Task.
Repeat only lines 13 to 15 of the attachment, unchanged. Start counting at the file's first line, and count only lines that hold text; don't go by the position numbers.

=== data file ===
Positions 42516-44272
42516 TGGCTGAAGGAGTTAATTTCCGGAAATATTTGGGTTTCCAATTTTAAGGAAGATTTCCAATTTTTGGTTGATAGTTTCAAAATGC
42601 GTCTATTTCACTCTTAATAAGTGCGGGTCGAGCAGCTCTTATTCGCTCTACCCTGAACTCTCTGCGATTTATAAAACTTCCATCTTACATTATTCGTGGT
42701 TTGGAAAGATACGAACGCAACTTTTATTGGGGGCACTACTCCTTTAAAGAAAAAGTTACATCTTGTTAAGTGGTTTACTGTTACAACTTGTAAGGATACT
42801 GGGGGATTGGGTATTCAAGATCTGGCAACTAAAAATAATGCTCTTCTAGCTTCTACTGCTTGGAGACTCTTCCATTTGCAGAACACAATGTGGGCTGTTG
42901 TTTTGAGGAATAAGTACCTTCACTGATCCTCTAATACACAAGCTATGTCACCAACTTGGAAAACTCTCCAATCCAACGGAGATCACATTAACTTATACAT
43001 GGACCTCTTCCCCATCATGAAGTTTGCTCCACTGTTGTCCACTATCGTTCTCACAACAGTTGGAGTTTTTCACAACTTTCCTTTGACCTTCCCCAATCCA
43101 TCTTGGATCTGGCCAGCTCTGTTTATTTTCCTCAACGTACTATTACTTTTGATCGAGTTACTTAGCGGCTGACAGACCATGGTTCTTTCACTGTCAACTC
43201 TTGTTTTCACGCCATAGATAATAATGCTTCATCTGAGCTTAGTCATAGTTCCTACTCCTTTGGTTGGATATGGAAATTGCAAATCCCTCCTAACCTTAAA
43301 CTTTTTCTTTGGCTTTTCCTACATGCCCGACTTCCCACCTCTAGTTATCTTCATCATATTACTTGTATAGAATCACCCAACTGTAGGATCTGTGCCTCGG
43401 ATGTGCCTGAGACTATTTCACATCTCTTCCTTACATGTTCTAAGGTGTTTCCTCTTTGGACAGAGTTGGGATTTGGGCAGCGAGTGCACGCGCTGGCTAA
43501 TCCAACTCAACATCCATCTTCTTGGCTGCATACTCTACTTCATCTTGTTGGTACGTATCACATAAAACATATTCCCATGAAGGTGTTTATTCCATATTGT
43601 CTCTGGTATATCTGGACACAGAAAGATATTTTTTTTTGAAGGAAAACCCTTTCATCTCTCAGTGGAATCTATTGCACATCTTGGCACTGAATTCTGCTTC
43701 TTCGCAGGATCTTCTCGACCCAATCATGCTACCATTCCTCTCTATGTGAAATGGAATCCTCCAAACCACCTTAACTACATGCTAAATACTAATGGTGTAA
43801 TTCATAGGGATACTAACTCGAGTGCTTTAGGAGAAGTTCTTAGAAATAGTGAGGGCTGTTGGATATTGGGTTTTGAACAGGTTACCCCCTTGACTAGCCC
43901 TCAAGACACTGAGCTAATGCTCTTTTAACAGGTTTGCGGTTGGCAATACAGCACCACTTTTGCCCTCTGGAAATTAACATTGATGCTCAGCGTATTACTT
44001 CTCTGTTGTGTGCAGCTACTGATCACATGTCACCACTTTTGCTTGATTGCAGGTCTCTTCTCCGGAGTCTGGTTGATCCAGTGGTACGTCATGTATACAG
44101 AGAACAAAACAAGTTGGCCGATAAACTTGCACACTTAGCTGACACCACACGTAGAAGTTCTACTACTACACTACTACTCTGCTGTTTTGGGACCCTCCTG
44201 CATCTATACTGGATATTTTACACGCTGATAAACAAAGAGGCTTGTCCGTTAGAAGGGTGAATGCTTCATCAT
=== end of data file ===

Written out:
43601 CTCTGGTATATCTGGACACAGAAAGATATTTTTTTTTGAAGGAAAACCCTTTCATCTCTCAGTGGAATCTATTGCACATCTTGGCACTGAATTCTGCTTC
43701 TTCGCAGGATCTTCTCGACCCAATCATGCTACCATTCCTCTCTATGTGAAATGGAATCCTCCAAACCACCTTAACTACATGCTAAATACTAATGGTGTAA
43801 TTCATAGGGATACTAACTCGAGTGCTTTAGGAGAAGTTCTTAGAAATAGTGAGGGCTGTTGGATATTGGGTTTTGAACAGGTTACCCCCTTGACTAGCCC